The teaching of the Church on the Most Holy Trinity is clear. The Trinity is a tripod of three persons in one God. They are not three gods but three persons in one God, undivided in unity and equal in majesty. The history of this teaching goes back to the promulgation of the Council of Nicaea in 325 A. D. when Emperor Constantine called an assembly of bishops and leaders of the Church.READ MORE
I remember attending Mass in my community as a young man, with Latin as the main language. You can imagine my confusion singing in Latin while having a limited vocabulary of English as my fourth language. With three native languages in my head, I could hardly follow Latin, but the rhythm and rhymes amused me so much that I could easily mumble everything with the congregation. With some Latin, I felt I belonged to the Church just like the missionaries who promoted it. One Sunday, the Irish priest surprised everyone. He announced at Mass that the choir could sing in their native language and beat the drums. He began to preach to the people in their native language. The reforms he was bringing impressed me. The congregation was more impressed so much so that subsequent Sundays witnessed large crowds in the pews. The Catholics invited others because the renewal considered by the Irish priest recognized their language as part of the language of the Universal Church.READ MORE
104. If God were to offer to do an amazing work to foster faith in the Church and in the world today, what would we ask? We may like to ask for signs and wonders, lightnings and fire, like the pillars of cloud and fire as in the Exodus with Moses. Or we may ask for Eucharistic miracles like bleeding or levitating hosts to deepen our faith in the Eucharist. Perhaps we would simply ask for cultural circumstances to be more favorable to religion.
105. None of this would do any good with respect to faith. Saint John Henry Newman in a sermon entitled “Miracles No Remedy for Unbelief” recalls the Lord’s words that the Israelites “refused to believe in me, despite all the signs I have performed among them” (Numbers 14:11); and that chief priests and pharisees called a council to put Christ to death because he “is performing many signs” (Jn 11:47). Newman’s sobering conclusion is that “nothing is gained by miracles, nothing comes of miracles, as regards our religious views, principles, and habits”. He knows that too often we find our ourselves having gone “year after year with the vain dream of turning to God some future day”. What should we ask from God, then, to strengthen faith?READ MORE
Hiking up to the zenith of Mont Sinai is a daunting task. I began the climb from St. Catherine’s Monastery at the foot of the mountain with other pilgrims from different parts of the world. It was cold and chilly. The monks told us there has not been snow for a long time. Anyway, the snow began to melt, and we were told it was safe to start the climb. Meanwhile, they gave us hot tea to warm us up and we were dressed up in all kinds of protective gear. I wore mine carefully and covered my head allowing only my eyes the honor of directing my sight.READ MORE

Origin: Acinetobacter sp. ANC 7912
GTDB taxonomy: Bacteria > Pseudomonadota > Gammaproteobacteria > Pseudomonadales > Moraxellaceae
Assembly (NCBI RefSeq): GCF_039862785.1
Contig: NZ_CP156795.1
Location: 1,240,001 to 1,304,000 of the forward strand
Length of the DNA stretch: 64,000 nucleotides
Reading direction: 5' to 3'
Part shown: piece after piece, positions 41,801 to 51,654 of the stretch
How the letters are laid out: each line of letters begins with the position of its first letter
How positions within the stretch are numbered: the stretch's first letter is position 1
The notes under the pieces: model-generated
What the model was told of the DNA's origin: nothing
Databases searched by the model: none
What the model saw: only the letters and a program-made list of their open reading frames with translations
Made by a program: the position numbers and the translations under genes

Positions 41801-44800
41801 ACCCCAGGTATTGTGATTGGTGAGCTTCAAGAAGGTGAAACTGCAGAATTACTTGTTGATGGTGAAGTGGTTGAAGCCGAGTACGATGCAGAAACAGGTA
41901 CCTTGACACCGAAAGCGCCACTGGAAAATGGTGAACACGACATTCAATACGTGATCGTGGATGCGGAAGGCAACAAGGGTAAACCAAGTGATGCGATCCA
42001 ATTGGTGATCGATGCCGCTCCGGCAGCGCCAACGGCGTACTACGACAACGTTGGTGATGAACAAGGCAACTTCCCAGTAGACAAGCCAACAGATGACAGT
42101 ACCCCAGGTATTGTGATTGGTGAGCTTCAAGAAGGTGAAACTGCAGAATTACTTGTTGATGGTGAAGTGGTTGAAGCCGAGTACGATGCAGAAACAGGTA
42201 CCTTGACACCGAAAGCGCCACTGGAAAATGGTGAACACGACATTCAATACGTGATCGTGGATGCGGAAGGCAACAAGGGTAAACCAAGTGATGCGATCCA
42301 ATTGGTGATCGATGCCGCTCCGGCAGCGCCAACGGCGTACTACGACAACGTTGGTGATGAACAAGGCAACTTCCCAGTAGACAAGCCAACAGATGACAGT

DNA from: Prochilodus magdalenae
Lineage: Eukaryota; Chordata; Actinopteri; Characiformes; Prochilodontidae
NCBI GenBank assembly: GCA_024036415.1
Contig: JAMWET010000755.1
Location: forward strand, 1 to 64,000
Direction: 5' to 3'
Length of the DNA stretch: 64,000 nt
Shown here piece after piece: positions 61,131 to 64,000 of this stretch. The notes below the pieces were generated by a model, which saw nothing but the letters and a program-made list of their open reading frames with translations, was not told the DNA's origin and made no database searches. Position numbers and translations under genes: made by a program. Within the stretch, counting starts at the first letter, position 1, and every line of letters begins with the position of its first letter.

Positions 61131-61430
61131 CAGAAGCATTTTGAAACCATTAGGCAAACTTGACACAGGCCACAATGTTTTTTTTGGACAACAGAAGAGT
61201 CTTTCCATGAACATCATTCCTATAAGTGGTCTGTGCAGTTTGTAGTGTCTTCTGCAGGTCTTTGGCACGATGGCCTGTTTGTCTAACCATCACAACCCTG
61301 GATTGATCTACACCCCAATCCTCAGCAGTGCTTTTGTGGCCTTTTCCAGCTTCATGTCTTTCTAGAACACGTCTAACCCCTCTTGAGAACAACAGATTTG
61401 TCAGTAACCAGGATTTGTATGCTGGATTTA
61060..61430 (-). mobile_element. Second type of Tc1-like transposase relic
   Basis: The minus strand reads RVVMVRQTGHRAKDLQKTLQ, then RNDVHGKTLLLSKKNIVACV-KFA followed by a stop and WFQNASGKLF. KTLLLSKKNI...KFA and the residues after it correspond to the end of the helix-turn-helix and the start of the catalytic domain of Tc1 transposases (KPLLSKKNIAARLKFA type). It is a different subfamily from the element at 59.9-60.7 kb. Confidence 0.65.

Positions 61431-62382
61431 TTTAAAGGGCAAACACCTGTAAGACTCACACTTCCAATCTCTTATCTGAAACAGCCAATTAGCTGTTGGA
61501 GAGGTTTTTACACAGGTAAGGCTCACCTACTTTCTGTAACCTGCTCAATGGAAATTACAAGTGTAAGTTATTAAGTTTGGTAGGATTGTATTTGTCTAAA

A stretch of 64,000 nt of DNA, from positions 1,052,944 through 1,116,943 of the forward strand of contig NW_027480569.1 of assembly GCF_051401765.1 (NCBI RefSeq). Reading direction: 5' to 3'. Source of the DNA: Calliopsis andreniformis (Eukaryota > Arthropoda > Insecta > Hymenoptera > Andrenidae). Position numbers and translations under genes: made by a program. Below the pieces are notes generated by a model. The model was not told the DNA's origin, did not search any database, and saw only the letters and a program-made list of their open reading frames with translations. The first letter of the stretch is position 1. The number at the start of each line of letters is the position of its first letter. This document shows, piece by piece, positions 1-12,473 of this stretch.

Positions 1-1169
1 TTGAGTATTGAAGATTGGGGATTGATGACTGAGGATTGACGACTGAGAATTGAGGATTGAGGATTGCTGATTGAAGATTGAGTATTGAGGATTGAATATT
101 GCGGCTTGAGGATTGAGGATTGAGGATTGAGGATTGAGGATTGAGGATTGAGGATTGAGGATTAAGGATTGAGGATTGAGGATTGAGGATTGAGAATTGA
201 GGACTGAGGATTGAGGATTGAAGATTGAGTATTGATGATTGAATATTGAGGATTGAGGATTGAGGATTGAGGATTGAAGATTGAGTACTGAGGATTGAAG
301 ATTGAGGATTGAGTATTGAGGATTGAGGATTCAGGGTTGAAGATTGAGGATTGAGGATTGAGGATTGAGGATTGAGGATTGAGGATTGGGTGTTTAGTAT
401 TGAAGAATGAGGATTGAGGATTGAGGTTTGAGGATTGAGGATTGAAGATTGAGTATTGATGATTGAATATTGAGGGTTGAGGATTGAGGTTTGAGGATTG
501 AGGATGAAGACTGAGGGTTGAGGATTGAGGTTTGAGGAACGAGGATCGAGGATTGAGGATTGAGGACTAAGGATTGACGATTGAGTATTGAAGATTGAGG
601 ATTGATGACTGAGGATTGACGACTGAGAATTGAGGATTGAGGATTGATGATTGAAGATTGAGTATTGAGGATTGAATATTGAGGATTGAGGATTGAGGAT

C.S. Lewis' Mere Christianity is a must read for all Christians. Lewis was an Oxford University professor who became an atheist and later converted again to Christianity. After his reconversion he decided to write the little treatise on Christianity based on his radio interviews on the common beliefs that Christians share without going into the complications of theology, dogma, or doctrine. Lewis intended with his book, to present the Christian faith in simple forms without offending theologians and leaders of the Christian faith. He wanted those who professed atheism as a way of life, to reconsider conversion just as he did.READ MORE
Every career in life is important. From astronomy to zoology, there is something positive to be developed into a venture that yields a living wage. If what we do gives us contentment and happiness, it is necessary to commit ourselves to making that profession an enviable one. Is the priesthood or religious life considered professions? It is not exactly. The call to priestly and religious life is not exactly a profession; it is a vocation tailored for service in the Church. For this reason, every fourth Sunday of Easter is set aside to pray for vocations. Good Shepherd Sunday is also known as Vocations Sunday to remember those already serving in the priestly or religious life. It is also for all Christians to reflect about their contributions to the human family through their professions and careers.READ MORE